Meyer Memorial Gallery, Marion Ady Building

CVA Galleries at SOU

1250 Siskiyou Blvd., Ashland, OR 97520
541-551-6387
M–F 8AM–9PM (varies)

The Center for Visual Arts galleries at SOU give students and community artists the opportunity to show their current work. The CVA Galleries are coordinated by a student Gallery Director and Assistants.

 

The Retzlaff Gallery is the white cube gallery with no windows and three blank walls for maximum hanging space. This gallery is perfect for installations and video. It is often reserved for BFA students to present their final body of work before graduating, but is also used by community and student artists depending on availability.

 

The Thorndike Gallery  is designated for local and out-of-state artists, as well as student work depending on availability. Abundant wall space  and three panels near the floor to ceiling windows provide the gallery with natural light and high visibility to passerby.

 

The Meyer Memorial, Art Department Chairs, and Boise-Cascade Galleries may be used for student artwork either in single, group or classroom exhibits. These areas are also used by local schools and selected community groups as an alternative space for their artwork.


Currently Featured:

Fall Exhibitions at the CVA Galleries

Please join the CVA Galleries for the opening receptions for the following:

kōan, M.a.z., Solo Exhibition  

Acts of Gradual Progression, Sheila Lam & Bridget Quinn, Group Exhibition  

Feminine Strength, Madeleine Farmer, Clee Ferris, & Syd Rvinsky, Group Exhibition

Interphalangeal Florals, Megan Ross & Syd Rvinsky, Group Exhibition

Spoon Theory, Milo Sunday Violet (they/them/theirs), Solo Exhibition

Sketch, Introduction to Drawing Students, Group Exhibition
Opening Reception: Friday, November 2nd, 2018, 5:00 p.m. – 7:00 p.m.

Exhibition Dates: November 2nd – November 29th, 2018

 

Retzlaff Gallery (Art Building): 

kōan, M.a.z., Solo Exhibition  

Presenting a series of photographed scenarios, encountered spontaneously while moving through public spaces, that produce “silent illuminations”- correspondences between human viewer, as subjective principal, and human-less site, as objective focus. By meditating on these images, one may recognize their own presence idling within.  Further contemplation awakens insight into the “non-duality of subject and object,” or the sound of one hand clapping.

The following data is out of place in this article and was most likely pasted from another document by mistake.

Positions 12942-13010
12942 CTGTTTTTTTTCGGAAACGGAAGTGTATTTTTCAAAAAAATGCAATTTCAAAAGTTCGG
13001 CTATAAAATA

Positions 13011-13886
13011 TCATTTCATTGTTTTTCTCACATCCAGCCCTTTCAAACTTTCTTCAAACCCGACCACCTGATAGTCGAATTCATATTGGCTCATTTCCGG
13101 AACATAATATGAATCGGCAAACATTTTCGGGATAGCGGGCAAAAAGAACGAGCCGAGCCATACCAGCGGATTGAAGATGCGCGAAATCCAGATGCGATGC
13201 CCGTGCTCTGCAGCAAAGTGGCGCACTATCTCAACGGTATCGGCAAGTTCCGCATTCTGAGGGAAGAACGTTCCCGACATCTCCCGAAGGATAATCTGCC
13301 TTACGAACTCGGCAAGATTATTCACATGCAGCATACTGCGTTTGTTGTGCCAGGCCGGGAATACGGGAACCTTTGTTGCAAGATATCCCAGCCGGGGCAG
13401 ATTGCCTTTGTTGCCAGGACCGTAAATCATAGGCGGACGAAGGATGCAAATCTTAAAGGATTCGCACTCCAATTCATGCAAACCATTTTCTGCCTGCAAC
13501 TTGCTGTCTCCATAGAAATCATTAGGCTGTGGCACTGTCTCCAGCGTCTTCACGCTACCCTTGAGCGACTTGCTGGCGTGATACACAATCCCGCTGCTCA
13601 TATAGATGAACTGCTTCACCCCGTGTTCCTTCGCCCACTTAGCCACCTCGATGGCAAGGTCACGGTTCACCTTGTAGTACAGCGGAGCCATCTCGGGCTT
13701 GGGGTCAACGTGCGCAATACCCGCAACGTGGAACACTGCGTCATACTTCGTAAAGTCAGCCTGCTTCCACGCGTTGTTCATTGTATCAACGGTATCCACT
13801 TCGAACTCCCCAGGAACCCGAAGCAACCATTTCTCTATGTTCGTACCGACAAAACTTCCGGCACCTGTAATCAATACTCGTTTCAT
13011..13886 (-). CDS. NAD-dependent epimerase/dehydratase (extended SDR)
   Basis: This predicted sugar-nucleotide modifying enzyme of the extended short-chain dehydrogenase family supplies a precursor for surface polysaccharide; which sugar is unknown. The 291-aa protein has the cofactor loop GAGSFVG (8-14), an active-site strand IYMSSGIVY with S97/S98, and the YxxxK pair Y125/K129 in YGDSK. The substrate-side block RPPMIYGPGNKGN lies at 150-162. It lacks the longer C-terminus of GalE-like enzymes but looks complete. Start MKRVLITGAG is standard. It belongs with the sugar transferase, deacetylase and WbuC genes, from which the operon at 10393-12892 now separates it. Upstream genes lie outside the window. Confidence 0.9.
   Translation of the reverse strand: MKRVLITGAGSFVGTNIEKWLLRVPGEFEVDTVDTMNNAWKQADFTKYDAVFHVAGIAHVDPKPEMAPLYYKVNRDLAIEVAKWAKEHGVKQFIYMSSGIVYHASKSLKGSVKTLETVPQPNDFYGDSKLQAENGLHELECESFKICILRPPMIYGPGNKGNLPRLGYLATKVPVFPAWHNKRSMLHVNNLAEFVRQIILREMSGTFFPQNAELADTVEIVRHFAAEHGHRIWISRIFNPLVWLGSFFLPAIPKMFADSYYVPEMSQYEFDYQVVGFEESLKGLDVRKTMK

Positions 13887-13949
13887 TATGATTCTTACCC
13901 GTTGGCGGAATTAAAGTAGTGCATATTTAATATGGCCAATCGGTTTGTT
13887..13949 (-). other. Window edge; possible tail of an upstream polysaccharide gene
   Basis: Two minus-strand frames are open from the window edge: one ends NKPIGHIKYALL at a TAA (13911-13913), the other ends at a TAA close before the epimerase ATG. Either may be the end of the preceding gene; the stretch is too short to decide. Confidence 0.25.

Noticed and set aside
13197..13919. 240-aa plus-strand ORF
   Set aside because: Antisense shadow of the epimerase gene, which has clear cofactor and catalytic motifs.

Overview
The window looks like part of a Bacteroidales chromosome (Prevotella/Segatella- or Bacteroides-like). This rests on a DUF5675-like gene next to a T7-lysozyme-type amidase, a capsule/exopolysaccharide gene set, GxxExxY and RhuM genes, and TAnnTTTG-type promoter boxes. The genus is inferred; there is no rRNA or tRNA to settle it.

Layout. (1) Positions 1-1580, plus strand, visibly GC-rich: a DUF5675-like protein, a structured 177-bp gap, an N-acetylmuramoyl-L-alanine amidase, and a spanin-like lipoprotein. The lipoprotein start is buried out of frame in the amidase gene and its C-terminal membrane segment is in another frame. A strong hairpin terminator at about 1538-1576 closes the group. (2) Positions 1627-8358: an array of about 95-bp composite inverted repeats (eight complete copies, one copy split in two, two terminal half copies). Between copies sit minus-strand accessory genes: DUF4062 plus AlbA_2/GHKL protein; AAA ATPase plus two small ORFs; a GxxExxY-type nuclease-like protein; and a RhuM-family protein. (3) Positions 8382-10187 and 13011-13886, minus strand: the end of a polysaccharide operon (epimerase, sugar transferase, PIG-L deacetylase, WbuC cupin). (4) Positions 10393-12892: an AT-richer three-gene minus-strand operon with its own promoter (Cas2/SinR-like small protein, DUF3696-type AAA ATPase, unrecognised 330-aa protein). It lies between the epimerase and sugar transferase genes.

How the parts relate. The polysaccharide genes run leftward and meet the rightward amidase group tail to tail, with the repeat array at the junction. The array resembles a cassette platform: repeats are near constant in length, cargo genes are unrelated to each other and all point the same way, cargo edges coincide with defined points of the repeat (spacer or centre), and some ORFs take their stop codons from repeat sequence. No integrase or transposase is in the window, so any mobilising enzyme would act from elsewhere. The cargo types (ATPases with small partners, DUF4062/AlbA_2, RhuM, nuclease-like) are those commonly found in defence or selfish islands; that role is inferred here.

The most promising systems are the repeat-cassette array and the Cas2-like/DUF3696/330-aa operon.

tower-final-flyer

 

Thorndike Gallery (Art Building):

Acts of Gradual Progression, Sheila Lam & Bridget Quinn, Group Exhibition  

Acts of Gradual Progression is about longings to create genuine connections through vulnerability and creative exploration. Over the course of 6 months, Sheila Lam and Bridget Quinn collaborated via phone calls, emails, mysterious packages, nonsensical instructions, even long-distance webcam chats with nearby domestic plants. These small calls to action and self-reflective play extend beyond their relationship, into the web of proximity and relationships around them.  

Promo

 

Meyer Memorial Gallery (Marion Ady Building):

Madeleine Farmer, Clee Ferris, & Syd Rvinsky, Feminine Strength, Group Exhibition

Our work focuses on the aspects of femininity through its many facets. From strong characters who may have been smited, to ones who hold a burning anger, or even the ones who are content and broken, our work features that which may not normally be acknowledged as feminine.

IMG_4682

 

Boise – Cascade Gallery (Marion Ady Building):

Spoon Theory, Milo Sunday Violet (they/them/theirs), Solo Exhibition

Spoon Theory is a metaphor created by Christine Miserandino (But You Don’t Look Sick) to help able-bodied people understand the careful choices disabled/chronically ill people must make each day simply to exist and survive. Spoons represent energy, and every daily activity – no matter how ‘easy’ it may seem to you (difficulty is relative) – costs a certain number of spoons to complete. When no spoons are left, there is nothing left to give, even to ourselves.

_MV04631

 

Art Department Chairs Gallery (Marion Ady Building):

Interphalangeal Florals, Megan Ross & Syd Rvinsky, Group Exhibition

Megan:

Perspective is everything! Don’t you think? Not just how a single image looks, but our perception of everyday life. My art aims to satisfy that dull ache in your heart for something fun, exciting, and nourishing. I hope to offer a beautifully punny, visual experience that forces one to stop and think about the seemingly small, but overtly lovely things in life.

Syd:

My work centers on female assertion in society. Stripped to their bones, the women I depict portray varying aspects of feminine emotion that are frequently discouraged by the general public. Anger, sadness, bitterness, contempt, and ultimately, passion, drive my figures to expression. I hope that romanticizing typically negative emotions as beautiful in a female figure will aid others in finding a voice that may often be silenced.

IMG_6297

 

JELD WEN Gallery (Marion Ady Building):

Sketch, Introduction to Drawing Students, Group Exhibition

Introduction to Drawing is a course for both artists and non-artists to learn about the diverse techniques associated with drawing. The drawings displayed are beginning work created by students, and are diverse in that a mixture of introductory exercises and more developed drawings have been included.

Copy of Figure Drawing Class

 

Attached photos:

M.a.z., Tower, Photography

Sheila Lam & Bridget Quinn, Untitled, Photography

Syd Rvinsky, Untitled, Charcoal

Megan Ross, Not So Captain Beefheart, Oil

Milo Violet (they/them/theirs), Spoon Theory, Photography  

Paris Hall, Somber, Ink Wash & charcoal